THE ASCEND INITIATIVE
New model of private-sector mobilization and collaboration.
Ascend is an innovative model of private-sector mobilization and collaboration. The complex issues surrounding refugees, asylum seekers, and Greeks struggling with an economic crisis require strategic and innovative approaches. Ascend is a place for philanthropists and private-sector funders to create lasting solutions to this humanitarian crisis. It’s an opportunity to bring corporate social responsibility to life by joining the likes of Coca Cola, Airbnb, Microsoft, the Ikea Foundation, NextFab Foundation, the Libra Group, the Open Society Foundation, and Western Union in an innovative private-partnership initiative.
Ascend has developed a consortium of private-sector actors with the will, the power, and the expertise to work in concert with local civil society organizations. Together, the partnership is developing and accelerating innovative, long-term solutions to the plight of displaced peoples and Greeks struggling with the economic crisis.
Aren’t there International Non-Governmental Organizations (INGOs) and Government Agencies mandated to offer assistance?
Yes, but many high-impact local organizations are unable to access funding from traditional donors in the humanitarian aid system. Furthermore, INGO funds are often restricted to those asylum seekers who qualify as refugees. Recognizing the need to support local organizations at the frontlines of delivering aid, Ascend has developed programs accessible to those most in need, whether Greeks, refugees, or asylum seekers.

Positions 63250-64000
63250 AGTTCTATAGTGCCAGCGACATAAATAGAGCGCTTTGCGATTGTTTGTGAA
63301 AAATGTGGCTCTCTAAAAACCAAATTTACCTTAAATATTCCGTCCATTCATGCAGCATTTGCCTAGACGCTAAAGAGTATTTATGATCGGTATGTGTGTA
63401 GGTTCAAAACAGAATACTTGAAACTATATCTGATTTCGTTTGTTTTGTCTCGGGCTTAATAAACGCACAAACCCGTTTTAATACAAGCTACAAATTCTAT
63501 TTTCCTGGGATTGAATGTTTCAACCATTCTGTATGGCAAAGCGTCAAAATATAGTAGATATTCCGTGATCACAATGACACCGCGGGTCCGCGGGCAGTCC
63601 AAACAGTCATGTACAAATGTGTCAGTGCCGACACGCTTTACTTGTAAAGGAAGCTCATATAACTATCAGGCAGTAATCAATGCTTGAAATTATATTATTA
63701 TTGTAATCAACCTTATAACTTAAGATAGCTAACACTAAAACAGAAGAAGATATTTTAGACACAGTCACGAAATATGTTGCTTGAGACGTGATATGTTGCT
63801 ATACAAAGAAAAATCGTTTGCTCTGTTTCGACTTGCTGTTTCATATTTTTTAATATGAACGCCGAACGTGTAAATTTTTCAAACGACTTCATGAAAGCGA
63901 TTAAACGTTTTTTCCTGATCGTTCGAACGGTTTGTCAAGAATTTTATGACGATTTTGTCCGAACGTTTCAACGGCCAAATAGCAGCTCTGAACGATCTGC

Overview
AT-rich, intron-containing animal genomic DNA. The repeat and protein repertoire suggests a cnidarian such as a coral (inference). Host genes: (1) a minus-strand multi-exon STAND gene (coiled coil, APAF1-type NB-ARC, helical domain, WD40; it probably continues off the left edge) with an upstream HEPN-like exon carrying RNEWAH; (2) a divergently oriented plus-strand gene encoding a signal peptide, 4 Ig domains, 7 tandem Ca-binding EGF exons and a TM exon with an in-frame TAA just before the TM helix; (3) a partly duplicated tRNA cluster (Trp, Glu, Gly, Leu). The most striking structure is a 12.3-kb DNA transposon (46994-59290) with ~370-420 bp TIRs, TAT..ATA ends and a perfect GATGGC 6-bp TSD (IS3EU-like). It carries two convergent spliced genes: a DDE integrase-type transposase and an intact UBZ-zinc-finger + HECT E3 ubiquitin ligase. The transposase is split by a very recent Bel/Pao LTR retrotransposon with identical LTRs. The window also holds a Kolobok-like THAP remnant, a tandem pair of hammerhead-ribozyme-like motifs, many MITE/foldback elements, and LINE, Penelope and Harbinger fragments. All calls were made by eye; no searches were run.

How much of a donation to Ascend goes to salaries and administration?
Not one cent. Ascend funds its own operations. Our commitment is to eliminate leakage and amplify the impact of every dollar we deploy in direct services to the intended beneficiaries.
What specific projects will my donation fund?
Ascend has identified a three-pronged approach:
1. A safe, humane living space is a basic human need. Projects such as Elpida and the Libra Home Project have proven that secure, humane accommodation can be provided cost-effectively through innovative models.
2. Community services, delivered by organizations like the Melissa Network, Together for Children, Generation 2.0, and Solidarity Now, serve both refugees and the host community by providing everything from food and medical care to psycho-social support, legal assistance, and language training.
3. Livelihood development, delivered through Ascend’s Fablab program, goes well beyond training in such skills as woodworking, coding, design, and 3D printing. Projects that grow out of the Fablab—which is open to refugees and Greeks alike—are also eligible for business-incubation funding. The goal is not merely to teach skills, but to stimulate and support businesses and social enterprise.